By Dennis Crouch

Quality patent examination demands that patent examiners first identify the closest and most applicable prior art. To that end, the USPTO has spent many millions of dollars to ensure that examiners have fingertip-access to extensive databases of prior art literature. For patent documents, the USPTO maintains a database of easily searchable patents and published patent applications updated each week. Through cooperative agreements, the USPTO also has access to digital versions of patent documents from the various worldwide examining offices.

Unfortunately, a major set of prior art documents is missing: that of publicly available provisional patent applications. Provisional patent applications continue to be an increasingly popular initial disclosure document with more than 2,000,000 filed since their introduction in 1995. 1 Although these documents are already housed within the USPTO computer systems, they are not available in any searchable or practically accessible form. 2 Thus, the proposal here is simple: create a searchable prior art dataset of provisional patent applications. 3

To be clear, I am not suggesting any statutory change regarding initial secrecy, since provisional patent applications are initially kept secret when filed. 4 My suggestion is simply to take advantage of the reality that the provisional application file wrapper becomes public prior art once relied upon as a priority document in an issued patent or published non-provisional application. 5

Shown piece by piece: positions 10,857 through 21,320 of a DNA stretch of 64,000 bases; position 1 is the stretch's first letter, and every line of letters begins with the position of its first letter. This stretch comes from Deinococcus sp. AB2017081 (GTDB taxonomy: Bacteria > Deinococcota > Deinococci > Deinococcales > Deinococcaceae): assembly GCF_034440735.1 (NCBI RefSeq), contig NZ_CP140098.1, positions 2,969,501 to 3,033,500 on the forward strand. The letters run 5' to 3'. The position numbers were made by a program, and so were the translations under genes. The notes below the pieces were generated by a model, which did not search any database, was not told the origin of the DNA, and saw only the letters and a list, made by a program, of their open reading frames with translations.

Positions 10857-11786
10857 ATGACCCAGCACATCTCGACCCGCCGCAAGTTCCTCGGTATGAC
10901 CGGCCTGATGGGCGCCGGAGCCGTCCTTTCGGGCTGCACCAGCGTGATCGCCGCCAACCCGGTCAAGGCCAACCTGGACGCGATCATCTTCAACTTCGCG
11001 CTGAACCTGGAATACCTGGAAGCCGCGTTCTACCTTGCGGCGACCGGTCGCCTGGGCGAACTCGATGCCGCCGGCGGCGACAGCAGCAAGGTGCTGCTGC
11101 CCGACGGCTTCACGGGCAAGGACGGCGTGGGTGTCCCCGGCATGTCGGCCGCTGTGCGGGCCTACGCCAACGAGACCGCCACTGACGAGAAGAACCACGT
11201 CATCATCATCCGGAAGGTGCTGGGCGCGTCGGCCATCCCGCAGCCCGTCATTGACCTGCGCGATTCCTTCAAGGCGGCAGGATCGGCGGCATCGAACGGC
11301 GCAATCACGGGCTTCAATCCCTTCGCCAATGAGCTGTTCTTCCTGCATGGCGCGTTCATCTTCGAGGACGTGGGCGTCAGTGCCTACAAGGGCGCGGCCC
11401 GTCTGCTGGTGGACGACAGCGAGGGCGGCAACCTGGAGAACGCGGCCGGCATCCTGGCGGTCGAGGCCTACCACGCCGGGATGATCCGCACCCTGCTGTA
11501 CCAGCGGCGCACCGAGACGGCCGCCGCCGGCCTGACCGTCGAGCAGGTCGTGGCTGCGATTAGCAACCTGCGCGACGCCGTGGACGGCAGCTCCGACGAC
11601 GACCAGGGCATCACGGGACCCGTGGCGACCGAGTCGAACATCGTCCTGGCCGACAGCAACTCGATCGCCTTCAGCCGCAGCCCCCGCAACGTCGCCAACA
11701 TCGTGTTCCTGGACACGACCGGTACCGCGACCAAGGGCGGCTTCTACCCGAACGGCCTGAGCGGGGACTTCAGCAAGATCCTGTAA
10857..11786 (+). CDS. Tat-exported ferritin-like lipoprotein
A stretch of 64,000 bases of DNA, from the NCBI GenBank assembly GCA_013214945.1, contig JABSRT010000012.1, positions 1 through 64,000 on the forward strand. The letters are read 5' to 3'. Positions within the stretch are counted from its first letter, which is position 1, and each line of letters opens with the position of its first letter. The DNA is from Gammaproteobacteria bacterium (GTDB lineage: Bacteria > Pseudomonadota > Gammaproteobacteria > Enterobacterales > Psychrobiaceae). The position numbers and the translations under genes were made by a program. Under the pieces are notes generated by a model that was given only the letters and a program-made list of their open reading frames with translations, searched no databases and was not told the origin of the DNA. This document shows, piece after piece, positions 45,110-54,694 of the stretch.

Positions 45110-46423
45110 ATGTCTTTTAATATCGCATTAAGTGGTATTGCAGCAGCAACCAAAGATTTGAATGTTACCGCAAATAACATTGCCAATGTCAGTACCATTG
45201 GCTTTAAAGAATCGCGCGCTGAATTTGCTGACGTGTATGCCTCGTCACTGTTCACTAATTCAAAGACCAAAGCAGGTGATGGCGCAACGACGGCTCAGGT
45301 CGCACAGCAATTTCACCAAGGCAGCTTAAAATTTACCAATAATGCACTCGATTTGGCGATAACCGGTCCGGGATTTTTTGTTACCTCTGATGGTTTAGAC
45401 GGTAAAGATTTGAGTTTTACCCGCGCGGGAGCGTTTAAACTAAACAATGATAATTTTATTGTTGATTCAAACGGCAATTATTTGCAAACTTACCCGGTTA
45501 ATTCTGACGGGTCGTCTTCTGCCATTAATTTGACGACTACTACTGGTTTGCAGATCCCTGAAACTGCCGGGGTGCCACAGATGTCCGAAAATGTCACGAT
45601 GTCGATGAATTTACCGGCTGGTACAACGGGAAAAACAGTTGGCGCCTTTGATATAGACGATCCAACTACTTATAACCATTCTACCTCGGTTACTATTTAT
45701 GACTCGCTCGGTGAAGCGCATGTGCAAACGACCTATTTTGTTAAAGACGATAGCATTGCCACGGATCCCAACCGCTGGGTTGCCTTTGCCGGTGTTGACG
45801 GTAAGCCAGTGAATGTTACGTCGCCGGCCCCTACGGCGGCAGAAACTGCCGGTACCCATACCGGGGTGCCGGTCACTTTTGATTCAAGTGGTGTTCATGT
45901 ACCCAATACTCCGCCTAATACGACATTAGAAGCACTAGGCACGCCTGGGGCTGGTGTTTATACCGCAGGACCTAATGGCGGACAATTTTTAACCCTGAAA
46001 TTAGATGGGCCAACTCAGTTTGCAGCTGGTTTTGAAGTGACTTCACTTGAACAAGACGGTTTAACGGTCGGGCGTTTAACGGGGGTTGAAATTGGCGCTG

Three Reasons Why Provisional Applications are Useful Prior Art: An appropriate question here is whether provisional applications offer prior art disclosures that go beyond what is already available within the issued patents and published non-provisional applications that rely upon the provisional applications for priority. The answer is yes. Although preliminary, my analysis of several hundred provisional applications suggests that patent applicants regularly include disclosures in provisional applications that are not disclosed in the follow-on published documents. 6

Basically, a number of patent applicants have taken on the strategy of including extensive detailed disclosures within their provisional applications and then paring down those disclosures in the later non-provisional filings. The provisional filings may often do a better job of linking the disclosure with the prior art and explaining the motivation behind the invention. Similarly, many patent applicants make further advances after the provisional filing that are added to the non-provisional application, and, in that process, details from the provisional filing are left-out of the subsequent filings. Those additional lost details are often specific configurations and prior test results. It is also often true that provisional disclosures lack the legalese inherent to most non-provisional patent applications. As truer technical documents with previously inaccessible disclosures, provisional applications have the potential of serving as a useful addition to the prior art corpus. 7